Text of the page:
Reporting from Oberammergau, Germany —
After 376 years, the Oberammergau Passion Play is still a work in progress. Performed every decade as a promise to God, it now confronts its own controversial history as much as it explores its reason for being.
At an outdoor theater large enough to hold nearly the entire population of this small Bavarian village, a capacity audience of 4,700 watches Andreas Richter as Jesus angrily confront money-changers and merchants in the Temple of Solomon. The 130-foot-wide performance space is packed with hundreds of local performers playing the merchants, Jesus’ disciples and followers, curious townspeople, angry members of the Jerusalem priesthood and Roman soldiers, plus assorted livestock.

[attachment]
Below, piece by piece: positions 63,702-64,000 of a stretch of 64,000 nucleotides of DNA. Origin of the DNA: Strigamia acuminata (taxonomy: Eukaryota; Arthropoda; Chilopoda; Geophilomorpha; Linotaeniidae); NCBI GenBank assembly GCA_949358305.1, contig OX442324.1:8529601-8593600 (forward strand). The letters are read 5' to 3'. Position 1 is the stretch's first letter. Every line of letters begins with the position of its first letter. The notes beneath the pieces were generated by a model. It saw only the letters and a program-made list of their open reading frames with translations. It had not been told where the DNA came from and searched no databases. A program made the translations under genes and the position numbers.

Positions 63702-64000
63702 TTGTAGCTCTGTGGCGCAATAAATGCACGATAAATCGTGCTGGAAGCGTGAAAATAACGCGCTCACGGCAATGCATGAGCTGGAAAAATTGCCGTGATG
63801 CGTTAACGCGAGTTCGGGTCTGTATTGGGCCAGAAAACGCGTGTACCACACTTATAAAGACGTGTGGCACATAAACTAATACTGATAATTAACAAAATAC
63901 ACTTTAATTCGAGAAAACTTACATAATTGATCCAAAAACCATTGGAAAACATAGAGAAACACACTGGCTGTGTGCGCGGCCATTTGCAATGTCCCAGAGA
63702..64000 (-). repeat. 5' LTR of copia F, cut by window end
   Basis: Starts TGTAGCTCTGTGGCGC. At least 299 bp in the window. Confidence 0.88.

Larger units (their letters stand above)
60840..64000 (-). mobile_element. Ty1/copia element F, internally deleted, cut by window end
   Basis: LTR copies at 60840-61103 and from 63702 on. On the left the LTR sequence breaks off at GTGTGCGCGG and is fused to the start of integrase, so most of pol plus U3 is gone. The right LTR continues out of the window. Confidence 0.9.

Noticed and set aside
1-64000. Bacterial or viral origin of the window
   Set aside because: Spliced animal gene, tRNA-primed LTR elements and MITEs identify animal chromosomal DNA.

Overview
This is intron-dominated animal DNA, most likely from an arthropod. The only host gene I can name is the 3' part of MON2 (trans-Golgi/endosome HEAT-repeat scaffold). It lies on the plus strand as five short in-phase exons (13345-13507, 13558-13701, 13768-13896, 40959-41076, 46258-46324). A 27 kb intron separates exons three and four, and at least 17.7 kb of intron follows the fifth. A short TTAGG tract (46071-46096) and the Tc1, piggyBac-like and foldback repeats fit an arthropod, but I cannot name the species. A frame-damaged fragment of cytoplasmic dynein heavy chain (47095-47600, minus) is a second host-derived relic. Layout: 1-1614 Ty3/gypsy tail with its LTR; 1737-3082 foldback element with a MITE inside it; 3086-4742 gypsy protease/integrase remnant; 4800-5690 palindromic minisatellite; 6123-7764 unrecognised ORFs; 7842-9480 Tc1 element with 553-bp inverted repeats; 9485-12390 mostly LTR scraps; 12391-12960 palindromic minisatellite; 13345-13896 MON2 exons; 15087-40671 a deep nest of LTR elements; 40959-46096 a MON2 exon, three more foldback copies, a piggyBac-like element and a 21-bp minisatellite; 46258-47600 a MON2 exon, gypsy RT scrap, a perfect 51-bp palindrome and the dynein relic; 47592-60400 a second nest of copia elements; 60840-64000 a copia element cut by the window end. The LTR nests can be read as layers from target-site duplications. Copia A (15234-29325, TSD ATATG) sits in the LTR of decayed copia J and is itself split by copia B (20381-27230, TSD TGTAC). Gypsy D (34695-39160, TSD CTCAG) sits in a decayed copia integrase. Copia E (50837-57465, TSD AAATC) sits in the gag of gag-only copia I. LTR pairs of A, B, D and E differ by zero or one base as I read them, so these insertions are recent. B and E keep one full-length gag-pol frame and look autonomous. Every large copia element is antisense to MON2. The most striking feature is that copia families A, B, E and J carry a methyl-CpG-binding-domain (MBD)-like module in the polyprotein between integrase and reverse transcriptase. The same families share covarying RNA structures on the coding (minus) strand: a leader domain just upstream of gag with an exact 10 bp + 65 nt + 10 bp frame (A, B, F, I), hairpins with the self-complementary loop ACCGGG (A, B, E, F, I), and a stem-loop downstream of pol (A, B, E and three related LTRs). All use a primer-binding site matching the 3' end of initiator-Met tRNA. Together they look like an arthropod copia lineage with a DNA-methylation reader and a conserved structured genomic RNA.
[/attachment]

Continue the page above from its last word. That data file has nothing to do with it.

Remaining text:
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“Is this God’s house or is it a marketplace?” Richter asks in German, smashing a large terra cotta pot and then overturning a cage to send a flock of doves flying into the afternoon sky. Many of his words and actions are traditional in Oberammergau, familiar and expected for centuries — but not what happens next.
Covering his head with a shawl, Richter holds high the sacred scrolls of the Torah and leads everyone except the Romans in a fervent Jewish prayer — in Hebrew. More Hebrew, and a Menorah, turn up later in the Last Supper scene, which sets New Testament events in the context of a solemn Passover ritual.